The group’s core expertise is in polymer mechanochemistry (https://pcwww.liv.ac.uk/~boulatov/en), an emerging area of science at the interface of chemistry, physics and engineering. Polymer mechanochemistry attempts to understand and exploit how mechanical loads, which stretch, compress or shear polymeric materials, alter the chemical properties of the polymer. The group pursues both fundamental questions, such as how reaction mechanisms change in response to mechanical forces at different scales, and applications of this fundamental understanding to improve existing and create new materials, devices and processes, and to design new chemistries. These goals are achieved by integrating synthesis, measurements, quantum-chemical calculations and modelling. As a result, the group provides an excellent opportunity to learn how to exploit your expertise in physical and physical organic chemistry to bridge chemical synthesis with computations and modeling. An interested student will be offered support to learn the other subfields.
The student will be responsible for designing and undertaking detailed kinetic and mechanistic investigations of mechanochemical reactivity in solution and bulk polymeric materials. These studies usually require techniques such as sonication, high-resolution size-exclusion chromatography and mechanical characterization of bulk materials. Such studies will be done in close coordination with computational and modelling work, results of which may inform on the design of physical experiments. All group members are also offered practical assistance with developing their own projects from identifying a compelling scientific problem, through the project design, implementation and dissemination.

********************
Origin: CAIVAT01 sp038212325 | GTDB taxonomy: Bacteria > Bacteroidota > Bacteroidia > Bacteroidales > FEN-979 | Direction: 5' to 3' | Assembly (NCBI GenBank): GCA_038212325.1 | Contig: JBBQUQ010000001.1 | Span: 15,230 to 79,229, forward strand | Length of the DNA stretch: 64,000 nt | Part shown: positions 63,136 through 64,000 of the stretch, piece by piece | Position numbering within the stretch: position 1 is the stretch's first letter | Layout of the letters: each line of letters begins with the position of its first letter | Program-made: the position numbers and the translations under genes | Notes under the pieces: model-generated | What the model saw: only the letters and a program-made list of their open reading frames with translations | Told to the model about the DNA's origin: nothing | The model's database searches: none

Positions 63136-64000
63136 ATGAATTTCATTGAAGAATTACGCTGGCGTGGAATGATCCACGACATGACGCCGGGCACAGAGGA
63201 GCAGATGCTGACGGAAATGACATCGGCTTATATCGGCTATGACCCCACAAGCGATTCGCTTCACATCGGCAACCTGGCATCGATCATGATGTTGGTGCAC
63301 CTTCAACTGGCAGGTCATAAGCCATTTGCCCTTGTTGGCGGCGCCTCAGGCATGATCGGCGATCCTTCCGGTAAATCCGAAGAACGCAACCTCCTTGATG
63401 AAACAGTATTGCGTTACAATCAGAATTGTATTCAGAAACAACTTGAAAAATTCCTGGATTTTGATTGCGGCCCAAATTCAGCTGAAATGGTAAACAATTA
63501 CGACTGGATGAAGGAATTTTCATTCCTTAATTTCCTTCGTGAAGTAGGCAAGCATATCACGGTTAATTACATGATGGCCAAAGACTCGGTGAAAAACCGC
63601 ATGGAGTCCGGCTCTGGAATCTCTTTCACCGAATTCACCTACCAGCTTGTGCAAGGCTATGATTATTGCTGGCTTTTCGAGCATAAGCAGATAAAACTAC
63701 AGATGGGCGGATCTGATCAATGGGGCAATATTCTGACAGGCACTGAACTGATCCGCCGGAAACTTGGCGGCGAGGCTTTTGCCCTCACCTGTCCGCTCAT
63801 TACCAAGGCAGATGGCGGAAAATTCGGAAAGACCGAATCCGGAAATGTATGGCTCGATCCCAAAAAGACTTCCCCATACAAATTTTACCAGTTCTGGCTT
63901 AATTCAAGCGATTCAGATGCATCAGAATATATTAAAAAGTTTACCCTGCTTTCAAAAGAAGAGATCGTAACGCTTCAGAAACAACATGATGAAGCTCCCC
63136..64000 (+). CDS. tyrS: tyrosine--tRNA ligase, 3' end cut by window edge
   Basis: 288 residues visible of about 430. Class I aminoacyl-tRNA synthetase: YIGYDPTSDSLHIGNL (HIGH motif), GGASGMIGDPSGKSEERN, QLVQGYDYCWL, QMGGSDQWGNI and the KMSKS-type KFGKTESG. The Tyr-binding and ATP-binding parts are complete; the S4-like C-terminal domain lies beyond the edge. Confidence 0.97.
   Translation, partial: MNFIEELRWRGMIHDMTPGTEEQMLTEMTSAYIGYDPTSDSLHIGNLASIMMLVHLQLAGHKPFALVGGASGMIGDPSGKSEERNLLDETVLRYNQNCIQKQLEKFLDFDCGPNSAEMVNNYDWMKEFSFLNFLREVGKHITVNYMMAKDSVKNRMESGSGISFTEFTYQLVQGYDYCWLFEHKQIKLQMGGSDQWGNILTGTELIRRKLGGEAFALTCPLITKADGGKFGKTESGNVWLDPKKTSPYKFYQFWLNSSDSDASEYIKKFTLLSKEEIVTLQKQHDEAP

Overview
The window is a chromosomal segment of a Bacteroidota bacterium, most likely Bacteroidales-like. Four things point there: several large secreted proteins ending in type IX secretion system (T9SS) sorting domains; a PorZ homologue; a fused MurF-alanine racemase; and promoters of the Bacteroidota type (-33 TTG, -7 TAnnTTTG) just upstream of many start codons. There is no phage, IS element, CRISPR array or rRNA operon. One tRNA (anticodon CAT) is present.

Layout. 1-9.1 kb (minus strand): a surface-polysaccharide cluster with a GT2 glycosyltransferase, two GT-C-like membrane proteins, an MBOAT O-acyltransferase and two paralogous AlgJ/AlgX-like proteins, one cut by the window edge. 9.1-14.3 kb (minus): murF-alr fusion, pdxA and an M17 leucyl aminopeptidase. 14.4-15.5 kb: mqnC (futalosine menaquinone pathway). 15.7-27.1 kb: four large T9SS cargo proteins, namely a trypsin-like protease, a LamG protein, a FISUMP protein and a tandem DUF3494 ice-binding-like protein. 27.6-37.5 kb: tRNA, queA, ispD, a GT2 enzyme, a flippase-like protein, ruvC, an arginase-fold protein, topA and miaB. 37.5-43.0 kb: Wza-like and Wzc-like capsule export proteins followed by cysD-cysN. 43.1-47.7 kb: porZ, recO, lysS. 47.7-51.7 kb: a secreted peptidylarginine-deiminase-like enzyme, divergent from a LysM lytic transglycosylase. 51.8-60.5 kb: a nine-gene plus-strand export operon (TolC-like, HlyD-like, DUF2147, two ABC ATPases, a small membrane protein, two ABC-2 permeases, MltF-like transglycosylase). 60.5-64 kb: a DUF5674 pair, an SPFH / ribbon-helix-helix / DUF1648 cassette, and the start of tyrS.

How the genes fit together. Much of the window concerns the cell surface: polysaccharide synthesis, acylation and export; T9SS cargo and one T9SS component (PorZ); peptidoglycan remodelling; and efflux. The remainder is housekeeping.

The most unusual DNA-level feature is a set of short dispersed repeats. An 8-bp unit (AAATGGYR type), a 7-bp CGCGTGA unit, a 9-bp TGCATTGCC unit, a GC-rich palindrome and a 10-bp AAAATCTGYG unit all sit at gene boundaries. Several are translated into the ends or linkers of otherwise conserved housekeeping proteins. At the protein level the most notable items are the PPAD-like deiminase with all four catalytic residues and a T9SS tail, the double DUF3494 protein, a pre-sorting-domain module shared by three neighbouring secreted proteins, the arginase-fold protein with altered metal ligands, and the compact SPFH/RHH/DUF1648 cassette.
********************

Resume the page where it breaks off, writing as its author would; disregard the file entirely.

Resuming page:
The complexity and multidisciplinary nature of the phenomena we study place a premium on group members learning not just technical skills but a systematic way of thinking about scientific problems, and means of applying this thinking to all aspects of research. Professional and scientific development is a high priority in the group, which is facilitated by its small size, enabling the advisor to maintain the open-door policy and to provide technical, tactical and strategic advice. Historically, the group has been particularly attractive to PhD candidates who want to gain a broad functional familiarity with the diverse tools of contemporary chemistry and learn how to integrate them into a coherent research approach suitable for addressing the most challenging scientific problems in molecular sciences.
The group invites applications from highly qualified and ambitious candidates with research background in organic synthesis, physical measurements, quantum-chemical calculations or modelling. Demonstrated research proficiency is more important than course marks. Applicants should hold, or expect to obtain, a good degree (equivalent to a UK First or Upper Second Class degree) in Chemistry, Materials Science or a related discipline. The available funding is limited to UK and RoI residents.
Please ensure you include the project title in your online application and quote reference CCPR070.